We’ve made it through November, and that means two things: that fondue season is officially open, and that this is the perfect time to conceptualise your Civic Tech plans for the year ahead.
Are you ready to get started with citizen participation in 2020? Or are you still trying to connect the dots? In any case, this edition of our monthly reading list might inspire you. This month, among other things, we’re reading about election influencers, life in a participatory digital democracy, the key principles for citizen engagement, and innovating in the public sector. Ready? Let’s dive right in.
1. “Election influencers: fight for Canterbury plays out on social media” by The Guardian
In the age of social media, the spreading of news and information is no longer in the hands of the local media outlets. In Canterbury, for example, citizens have united in the ‘Canterbury Residents Group’ on Facebook. This group, which counts 35,000 members and over 600 posts a day, was initially created “to bridge the divide between the city’s large student population and its older residents.” In the meanwhile, it has become a lively place for debate about the many different issues concerning the city and its residents.
Whether the Facebook group is a place for peaceful and constructive debate is up for discussion, as some people have left the group due to “extreme views and bullying
For city administrators, this shows that citizens will always have conversations and raise their concerns, whether you provide them with a platform of your own – or not.
2. “Why ‘the will of the people’ is a myth in British democracy” by The Guardian
“I do not want to abandon representative democracy. I want to see it balanced by popular sovereignty, especially the variety
The lack of deliberation in the British system does not match the current rhetoric about the ‘will of the people’, Monbiot states. “Nothing of the kind is on offer in Britain. The so-called citizens’ assembly on climate change proposed by parliament is a cynical caricature of participation. It has a restrictive agenda, a narrow range of advisers and no time for effective deliberation.”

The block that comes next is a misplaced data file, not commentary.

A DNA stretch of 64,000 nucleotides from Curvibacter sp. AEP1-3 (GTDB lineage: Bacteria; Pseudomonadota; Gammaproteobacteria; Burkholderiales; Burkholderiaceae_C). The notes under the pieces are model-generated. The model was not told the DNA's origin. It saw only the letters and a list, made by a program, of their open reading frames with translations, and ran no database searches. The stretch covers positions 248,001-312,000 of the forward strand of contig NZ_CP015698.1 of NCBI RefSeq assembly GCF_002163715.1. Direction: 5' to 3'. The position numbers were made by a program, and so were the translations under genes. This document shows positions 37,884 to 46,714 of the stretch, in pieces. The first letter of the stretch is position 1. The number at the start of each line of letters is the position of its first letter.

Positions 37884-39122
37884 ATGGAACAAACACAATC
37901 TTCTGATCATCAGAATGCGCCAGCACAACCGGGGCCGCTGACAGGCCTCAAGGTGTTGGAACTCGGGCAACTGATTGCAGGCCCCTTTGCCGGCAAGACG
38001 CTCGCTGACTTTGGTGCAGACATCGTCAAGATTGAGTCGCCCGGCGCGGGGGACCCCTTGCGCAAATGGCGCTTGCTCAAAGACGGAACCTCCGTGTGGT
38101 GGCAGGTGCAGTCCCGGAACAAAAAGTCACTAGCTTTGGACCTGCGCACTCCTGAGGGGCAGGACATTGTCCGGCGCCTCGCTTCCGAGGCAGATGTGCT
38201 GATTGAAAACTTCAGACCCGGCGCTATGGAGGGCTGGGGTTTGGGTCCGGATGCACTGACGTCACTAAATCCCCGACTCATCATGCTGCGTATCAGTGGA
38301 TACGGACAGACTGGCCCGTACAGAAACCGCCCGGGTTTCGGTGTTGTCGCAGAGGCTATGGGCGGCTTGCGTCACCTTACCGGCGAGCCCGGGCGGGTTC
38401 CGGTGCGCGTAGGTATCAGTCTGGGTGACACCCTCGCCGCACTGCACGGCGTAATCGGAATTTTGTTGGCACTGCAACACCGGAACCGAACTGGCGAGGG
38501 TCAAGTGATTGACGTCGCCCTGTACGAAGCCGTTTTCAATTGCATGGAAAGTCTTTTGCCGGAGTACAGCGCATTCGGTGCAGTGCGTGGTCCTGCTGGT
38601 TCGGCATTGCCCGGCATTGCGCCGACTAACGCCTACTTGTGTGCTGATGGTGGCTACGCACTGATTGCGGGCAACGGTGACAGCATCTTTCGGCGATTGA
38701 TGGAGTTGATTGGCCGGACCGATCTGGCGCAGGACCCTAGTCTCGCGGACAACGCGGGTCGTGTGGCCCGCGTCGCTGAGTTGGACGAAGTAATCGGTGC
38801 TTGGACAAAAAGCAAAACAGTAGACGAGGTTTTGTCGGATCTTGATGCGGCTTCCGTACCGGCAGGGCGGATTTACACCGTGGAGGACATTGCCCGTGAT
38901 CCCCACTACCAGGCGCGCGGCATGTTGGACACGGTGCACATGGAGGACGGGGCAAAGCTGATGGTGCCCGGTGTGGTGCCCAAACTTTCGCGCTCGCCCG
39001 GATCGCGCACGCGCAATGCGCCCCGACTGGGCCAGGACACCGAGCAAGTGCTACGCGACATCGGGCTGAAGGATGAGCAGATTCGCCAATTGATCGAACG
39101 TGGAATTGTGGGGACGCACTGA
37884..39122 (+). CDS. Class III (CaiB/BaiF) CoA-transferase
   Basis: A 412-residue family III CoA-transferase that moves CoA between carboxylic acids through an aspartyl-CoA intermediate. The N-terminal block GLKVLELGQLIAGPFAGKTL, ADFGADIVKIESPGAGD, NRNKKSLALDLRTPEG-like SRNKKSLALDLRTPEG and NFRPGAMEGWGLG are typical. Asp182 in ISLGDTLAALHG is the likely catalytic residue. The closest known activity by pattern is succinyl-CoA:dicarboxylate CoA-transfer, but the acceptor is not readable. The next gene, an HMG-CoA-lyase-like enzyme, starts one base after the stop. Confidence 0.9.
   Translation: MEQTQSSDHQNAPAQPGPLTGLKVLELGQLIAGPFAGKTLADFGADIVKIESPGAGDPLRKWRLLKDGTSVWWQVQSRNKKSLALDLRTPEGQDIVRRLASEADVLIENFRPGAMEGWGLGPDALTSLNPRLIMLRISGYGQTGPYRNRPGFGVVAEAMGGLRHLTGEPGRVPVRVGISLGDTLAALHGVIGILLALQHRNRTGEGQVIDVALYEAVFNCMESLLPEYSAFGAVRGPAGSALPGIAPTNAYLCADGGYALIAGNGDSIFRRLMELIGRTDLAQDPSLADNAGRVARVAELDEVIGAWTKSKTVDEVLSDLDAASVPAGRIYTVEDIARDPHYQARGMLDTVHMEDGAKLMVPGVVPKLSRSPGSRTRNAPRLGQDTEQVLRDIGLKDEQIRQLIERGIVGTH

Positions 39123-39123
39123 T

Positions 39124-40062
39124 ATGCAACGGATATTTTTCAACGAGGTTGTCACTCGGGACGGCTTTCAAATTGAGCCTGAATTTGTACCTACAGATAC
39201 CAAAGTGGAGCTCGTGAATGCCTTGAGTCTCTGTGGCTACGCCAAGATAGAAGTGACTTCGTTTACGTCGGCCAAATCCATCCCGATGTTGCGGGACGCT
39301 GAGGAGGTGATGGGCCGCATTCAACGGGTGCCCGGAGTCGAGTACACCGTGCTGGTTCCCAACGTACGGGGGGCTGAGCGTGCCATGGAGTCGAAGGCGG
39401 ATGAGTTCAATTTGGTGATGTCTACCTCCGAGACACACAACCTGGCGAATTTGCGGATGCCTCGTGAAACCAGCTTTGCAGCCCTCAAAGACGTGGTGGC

A must-read for those interested in British and European politics, the power of deliberative democracy, or citizen participation.
3. “The rot at the heart of American democracy” by Vox
The last article had us
Another point that Ziblatt
An enlightening read on the state of American politics, explained by an expert.
4. “Life in a participatory digital democracy” by Nesta
What could life look like in a future digital society, without governments as we know them? This excerpt tells the story of Jason, a fictional character born in 2030. Jason’s life differs drastically from our reality, and it’s interesting to think about how accurate these future predictions could be.
“Jason’s life involves a lot of voting, but on a far wider range of purposes than just electing representatives. Communities now make many more decisions collectively: setting local rules, deciding how local budgets will be spent, and other key decisions affecting the area. This prediction counts citizen participation and community co-creation as an inherent part of our future societies. A must-read for those who are future-oriented and like to philosophize about what our future holds.
5. “8 principles for citizen engagement” by Apolitical
In this article, Data Discovery Lab project manager Harshitha Rajashekara identifies the core recurring principles and themes in citizen participation and engagement. Rajashekara highlights empathy, attachment, volume, process, and leadership as vital concepts when it comes to citizen engagement, and dives deeper into how they function as key princip
“Having empathetic conversations will help to increase the quality of engagement. The simple reason being that citizens feel more confident to share information with an empathic listener. Empathy can help both build and rebuild trust. Also, building trust is not a one-time task, rather it is a continuous and conscious process.” A must-read for local administrations looking into setting up a citizen participation project. These are the things you need to keep in mind!
6. “How innovative are you? Measuring innovation in the public sector” by Apolitical
Everyone likes to claim that they are innovative, but how do you measure an abstract concept like ‘innovation’? Which specific indicators should you be measuring to know how you’re performing?
This article gladly comes to the rescue by offering a few helpful guidelines. From focusing on HR, leadership,
Inspired to get started with citizen participation? Or just curious what it could look like in your city or municipality? Contact us today!